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Exploring Drought-Tolerant Landscaping Practices


Drought-tolerant landscaping has become a popular option in dry areas to lessen the need for water on people's lawns. Joining me today is Rick Heflebower, USU Extension Horticulturist in Washington County, to talk about this method of drought management.

So, looking just past the implications of just the name itself, what is drought tolerant or resistant landscaping.

Rick Heflebower- When we think about drought-tolerant landscaping, it is not just one practice but a series of things that people can do in their lawns and landscapes to conserve water.

One thing you can do is to try to move as much of your landscape to drip irrigation, as opposed to sprinklers. Drip irrigation is where the water drips very slowly into the planting area. This allows the soil to soak the water in so that it doesn't run off or evaporate.

Another thing would be to use mulching. What this will do is the mulch will help hold the moisture to the soil.

Another thing that people could be thinking about doing, they haven't already done so, is to use plants that are more tolerant of drought. This means when you're choosing or selecting plants that don't take as much water.

Those are some of the things I can think of right off that people could do. Some would take a little preparation. Others are things they could probably start to do right away.

Kailey Foster- You bring up the drip irrigation system and how that would take some preparation. What are some things people can do on their lawns right now to help keep their lawn more water-efficient?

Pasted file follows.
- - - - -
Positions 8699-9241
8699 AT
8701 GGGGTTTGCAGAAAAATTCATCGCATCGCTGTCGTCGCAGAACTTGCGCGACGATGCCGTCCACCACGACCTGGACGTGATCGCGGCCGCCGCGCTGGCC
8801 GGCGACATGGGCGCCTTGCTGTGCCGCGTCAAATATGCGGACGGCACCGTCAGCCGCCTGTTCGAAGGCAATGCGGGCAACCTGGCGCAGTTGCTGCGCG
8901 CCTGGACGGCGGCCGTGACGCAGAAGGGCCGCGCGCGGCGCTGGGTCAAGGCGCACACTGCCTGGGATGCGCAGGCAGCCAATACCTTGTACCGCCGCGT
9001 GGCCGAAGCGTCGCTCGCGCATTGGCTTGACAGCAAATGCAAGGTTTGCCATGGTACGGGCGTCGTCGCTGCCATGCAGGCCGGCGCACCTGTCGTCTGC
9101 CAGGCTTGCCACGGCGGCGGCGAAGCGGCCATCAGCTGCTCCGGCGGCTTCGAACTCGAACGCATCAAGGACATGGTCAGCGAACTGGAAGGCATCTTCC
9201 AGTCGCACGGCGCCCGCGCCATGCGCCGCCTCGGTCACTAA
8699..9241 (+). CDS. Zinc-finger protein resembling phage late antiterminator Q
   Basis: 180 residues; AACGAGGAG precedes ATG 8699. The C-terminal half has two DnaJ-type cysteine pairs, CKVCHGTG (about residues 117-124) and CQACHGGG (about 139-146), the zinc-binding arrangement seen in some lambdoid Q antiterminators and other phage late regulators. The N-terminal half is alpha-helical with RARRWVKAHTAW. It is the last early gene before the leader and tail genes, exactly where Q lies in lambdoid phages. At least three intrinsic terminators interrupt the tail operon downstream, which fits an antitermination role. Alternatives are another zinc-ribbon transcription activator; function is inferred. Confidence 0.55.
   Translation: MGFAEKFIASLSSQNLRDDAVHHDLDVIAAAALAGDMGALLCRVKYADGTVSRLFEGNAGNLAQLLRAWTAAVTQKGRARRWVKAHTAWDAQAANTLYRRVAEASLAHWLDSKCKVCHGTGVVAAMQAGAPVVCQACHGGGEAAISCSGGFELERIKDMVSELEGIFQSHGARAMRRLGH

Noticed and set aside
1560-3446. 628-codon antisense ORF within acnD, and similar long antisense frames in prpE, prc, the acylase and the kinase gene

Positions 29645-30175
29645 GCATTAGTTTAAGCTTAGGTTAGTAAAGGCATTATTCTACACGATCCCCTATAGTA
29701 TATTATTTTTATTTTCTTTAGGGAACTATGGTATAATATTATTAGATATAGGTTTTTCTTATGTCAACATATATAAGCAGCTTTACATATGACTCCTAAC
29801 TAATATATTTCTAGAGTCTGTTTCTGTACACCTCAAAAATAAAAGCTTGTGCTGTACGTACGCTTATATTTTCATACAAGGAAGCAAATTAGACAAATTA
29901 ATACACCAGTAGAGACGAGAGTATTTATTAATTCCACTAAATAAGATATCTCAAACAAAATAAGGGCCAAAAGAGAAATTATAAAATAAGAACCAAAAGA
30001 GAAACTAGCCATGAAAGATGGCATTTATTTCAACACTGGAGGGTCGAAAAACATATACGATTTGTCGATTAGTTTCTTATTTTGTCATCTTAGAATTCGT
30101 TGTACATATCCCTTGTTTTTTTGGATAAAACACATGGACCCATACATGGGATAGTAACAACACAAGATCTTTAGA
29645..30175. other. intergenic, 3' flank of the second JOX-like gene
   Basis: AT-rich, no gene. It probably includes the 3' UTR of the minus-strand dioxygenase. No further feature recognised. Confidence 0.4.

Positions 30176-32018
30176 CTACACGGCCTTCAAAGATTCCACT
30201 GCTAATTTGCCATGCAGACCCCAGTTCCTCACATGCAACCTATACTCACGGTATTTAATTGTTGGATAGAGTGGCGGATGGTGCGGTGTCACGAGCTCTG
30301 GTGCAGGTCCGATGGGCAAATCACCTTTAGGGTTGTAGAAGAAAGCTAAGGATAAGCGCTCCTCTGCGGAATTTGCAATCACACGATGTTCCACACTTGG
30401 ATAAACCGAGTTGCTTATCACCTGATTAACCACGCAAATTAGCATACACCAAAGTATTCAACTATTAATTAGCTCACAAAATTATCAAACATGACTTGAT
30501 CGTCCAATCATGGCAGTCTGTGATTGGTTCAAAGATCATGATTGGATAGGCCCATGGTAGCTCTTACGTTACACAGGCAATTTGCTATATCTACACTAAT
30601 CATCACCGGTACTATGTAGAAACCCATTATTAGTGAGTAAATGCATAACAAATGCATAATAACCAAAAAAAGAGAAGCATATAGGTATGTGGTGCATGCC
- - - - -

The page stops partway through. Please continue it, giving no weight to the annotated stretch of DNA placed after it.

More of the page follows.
RH- So probably one of the best things that they could do would be to be mindful of the number of times extension and the state is recommending that people water each week. Knowing and understanding how many times you should water during the week will conserve water.

Another good thing to remember is to water at the right time of day. Most places are saying not to water between 10 am and 8 pm- this is when the temperatures are highest evaporation rates will be the highest during that time. We're encouraging people to water from 8 pm until 10 am.

There have been times we've caution people about not watering in the dark to help prevent disease, but right now we are so dry. There's little or no humidity in the air, so there's no harm to the water during the evening hours during this time of year.

KF- What should people know before making major changes to their lawn; such as drip management?

RH- When you conduct drip irrigation, you are putting the water precisely in one area. If you use the emitters, you'll space those emitters out according to where the plants are in the landscape.

You have to be aware that when you switch over to drip- because you're using so much less water, you don't want to starve the trees and shrubs. To keep them from starving, make the change gradually.

Kailey Foster is a senior at Utah State University studying Agricultural Communications, Broadcast Journalism, and Political Science while also getting a minor in Agribusiness. She was raised in the dairy industry in Rhode Island where she found her passion for the agriculture industry as a whole. Here at USU, she has held various leadership positions in the Dairy Science Club and the local Agricultural Communicators of Tomorrow chapter. She also also served as the 2020 Utah Miss Agriculture and is currently the 2021 Utah Ms. Agriculture. Here at UPR, she works on agriculture news stories and she produces agriculture segments such as USU Extension Highlights, the Green Thumb, and Ag Matters.